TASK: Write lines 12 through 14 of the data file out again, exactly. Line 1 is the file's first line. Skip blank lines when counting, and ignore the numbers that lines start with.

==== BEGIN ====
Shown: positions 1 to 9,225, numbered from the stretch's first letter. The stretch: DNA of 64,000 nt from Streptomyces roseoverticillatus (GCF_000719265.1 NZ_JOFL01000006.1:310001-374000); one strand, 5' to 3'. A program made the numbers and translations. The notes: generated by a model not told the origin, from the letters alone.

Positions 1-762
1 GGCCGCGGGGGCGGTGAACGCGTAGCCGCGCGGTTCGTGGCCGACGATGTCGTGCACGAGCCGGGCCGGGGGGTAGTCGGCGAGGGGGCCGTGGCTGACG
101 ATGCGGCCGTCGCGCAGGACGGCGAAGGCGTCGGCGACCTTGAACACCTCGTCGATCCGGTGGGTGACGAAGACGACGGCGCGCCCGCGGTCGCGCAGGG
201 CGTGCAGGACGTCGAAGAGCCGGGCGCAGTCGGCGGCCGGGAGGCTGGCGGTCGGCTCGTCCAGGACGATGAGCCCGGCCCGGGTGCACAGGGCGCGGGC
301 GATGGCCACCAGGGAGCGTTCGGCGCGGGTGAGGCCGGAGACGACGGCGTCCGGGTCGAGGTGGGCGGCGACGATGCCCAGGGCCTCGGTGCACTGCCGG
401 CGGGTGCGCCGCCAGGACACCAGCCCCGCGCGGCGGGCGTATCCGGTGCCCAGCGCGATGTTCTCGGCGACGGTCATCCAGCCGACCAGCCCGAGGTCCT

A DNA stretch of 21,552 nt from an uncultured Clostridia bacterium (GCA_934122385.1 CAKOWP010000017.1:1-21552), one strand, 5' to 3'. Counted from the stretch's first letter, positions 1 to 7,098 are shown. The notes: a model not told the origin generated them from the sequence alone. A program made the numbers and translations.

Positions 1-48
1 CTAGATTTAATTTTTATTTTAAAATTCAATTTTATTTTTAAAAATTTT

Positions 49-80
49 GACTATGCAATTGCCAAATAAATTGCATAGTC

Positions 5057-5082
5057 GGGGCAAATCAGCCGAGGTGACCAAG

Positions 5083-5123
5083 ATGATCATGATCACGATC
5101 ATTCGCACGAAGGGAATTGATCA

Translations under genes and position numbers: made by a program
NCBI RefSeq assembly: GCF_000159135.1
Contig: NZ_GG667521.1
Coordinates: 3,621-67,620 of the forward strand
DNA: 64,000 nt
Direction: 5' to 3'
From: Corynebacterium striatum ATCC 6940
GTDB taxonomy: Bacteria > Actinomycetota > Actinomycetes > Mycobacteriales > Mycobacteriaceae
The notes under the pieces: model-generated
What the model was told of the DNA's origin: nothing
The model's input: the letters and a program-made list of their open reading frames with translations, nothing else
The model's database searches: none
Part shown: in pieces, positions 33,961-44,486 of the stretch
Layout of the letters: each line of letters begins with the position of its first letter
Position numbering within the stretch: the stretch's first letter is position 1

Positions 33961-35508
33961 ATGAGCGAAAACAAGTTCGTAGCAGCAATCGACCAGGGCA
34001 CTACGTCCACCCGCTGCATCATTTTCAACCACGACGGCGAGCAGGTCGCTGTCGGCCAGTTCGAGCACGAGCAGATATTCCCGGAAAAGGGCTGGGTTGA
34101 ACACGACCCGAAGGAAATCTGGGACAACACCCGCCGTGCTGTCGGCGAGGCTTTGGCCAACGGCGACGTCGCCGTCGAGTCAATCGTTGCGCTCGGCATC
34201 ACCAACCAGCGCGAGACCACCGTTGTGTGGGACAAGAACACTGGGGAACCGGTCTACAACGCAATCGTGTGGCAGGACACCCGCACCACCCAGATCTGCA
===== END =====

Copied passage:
49 GACTATGCAATTGCCAAATAAATTGCATAGTC

Positions 5057-5082
5057 GGGGCAAATCAGCCGAGGTGACCAAG